Until then, any live baseball experience we enjoyed had been at Pynchon Park, a rickety wooden yard perched on the east side of the Connecticut River, watching the Springfield Giants of the double-A Eastern League grapple with the Elmira Pioneers, Charleston Indians and Binghamton Triplets. Following a departure pattern set by Matty Alou, Juan Marichal and Tom Haller, 21-year-old third baseman Jim Ray Hart was a big Springfield star a year ago*, but had moved on to Tacoma in the Pacific Coast League. where he would slug his way down to San Francisco, and there had been scant excitement that season at Pynchon Park. Box seats at Fenway to see the surprising fourth place Sox play the World Champion Yankees? We couldn’t even get to sleep the night before.
Going into the day’s action, the Orioles are the actual league surprise. At 30-16, the Birds of Brooks Robinson, Powell, Aparicio, Gentile and a staff of Barber, Roberts and Pappas, have a three-game lead on the Yanks and four and a half on Chicago, with Boston tied at 22-18, five games back and tied with the Kansas City A’s. Through the first two months Baltimore has a +33 run differential, but the Yanks and White Sox are at +43 and the race is sure to get tighter.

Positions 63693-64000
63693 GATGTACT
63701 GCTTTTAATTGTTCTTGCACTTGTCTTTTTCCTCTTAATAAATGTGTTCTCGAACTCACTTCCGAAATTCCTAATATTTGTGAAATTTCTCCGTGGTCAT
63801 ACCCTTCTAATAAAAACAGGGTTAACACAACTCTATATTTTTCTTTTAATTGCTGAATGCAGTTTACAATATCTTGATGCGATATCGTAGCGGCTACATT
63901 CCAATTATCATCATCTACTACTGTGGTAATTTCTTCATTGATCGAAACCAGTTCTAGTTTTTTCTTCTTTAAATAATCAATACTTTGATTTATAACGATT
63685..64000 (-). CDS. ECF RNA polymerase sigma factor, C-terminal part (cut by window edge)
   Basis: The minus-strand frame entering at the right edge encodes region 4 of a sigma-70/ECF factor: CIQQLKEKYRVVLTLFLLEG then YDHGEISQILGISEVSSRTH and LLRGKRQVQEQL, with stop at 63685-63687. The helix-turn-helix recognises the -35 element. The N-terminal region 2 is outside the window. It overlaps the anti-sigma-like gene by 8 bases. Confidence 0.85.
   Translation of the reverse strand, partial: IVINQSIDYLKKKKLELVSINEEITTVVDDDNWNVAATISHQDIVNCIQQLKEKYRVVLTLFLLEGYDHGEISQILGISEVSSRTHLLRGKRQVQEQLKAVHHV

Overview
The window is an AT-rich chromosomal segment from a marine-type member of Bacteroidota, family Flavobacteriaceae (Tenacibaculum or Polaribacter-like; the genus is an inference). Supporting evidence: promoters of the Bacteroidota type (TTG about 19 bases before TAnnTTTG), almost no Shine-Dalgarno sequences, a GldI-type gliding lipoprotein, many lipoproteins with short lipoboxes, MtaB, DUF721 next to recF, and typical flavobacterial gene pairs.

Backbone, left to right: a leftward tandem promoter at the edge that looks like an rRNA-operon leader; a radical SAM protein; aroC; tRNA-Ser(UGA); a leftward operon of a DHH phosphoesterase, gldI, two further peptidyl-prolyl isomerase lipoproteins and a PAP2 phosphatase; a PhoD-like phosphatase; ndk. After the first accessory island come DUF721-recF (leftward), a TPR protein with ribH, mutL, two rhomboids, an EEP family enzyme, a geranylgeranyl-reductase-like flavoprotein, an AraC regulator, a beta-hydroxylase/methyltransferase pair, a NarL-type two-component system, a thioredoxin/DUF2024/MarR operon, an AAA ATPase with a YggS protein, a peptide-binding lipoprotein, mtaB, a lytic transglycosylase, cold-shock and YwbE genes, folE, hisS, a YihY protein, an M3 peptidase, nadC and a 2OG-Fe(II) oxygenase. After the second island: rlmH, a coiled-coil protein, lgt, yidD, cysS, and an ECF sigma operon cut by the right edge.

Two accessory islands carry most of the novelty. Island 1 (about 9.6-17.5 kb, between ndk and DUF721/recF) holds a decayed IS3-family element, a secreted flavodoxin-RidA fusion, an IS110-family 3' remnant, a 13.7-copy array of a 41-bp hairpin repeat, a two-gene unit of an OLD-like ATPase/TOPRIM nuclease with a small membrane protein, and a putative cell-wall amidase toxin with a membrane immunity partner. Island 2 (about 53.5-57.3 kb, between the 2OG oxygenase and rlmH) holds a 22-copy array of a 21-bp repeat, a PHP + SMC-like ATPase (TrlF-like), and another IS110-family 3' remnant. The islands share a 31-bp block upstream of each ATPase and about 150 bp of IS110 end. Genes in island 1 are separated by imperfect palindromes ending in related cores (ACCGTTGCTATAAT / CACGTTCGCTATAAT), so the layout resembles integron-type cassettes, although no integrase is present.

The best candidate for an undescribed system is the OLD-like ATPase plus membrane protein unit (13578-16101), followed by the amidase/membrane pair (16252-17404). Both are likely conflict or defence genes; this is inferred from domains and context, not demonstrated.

We picked up my dad’s business friend who got us the tickets in some nameless suburb of Boston. He climbed into our car with his two sons. Their name was Porter. I never saw these people again in my life or even knew what became of them, but because it was on This Day, I remembered their name being Porter.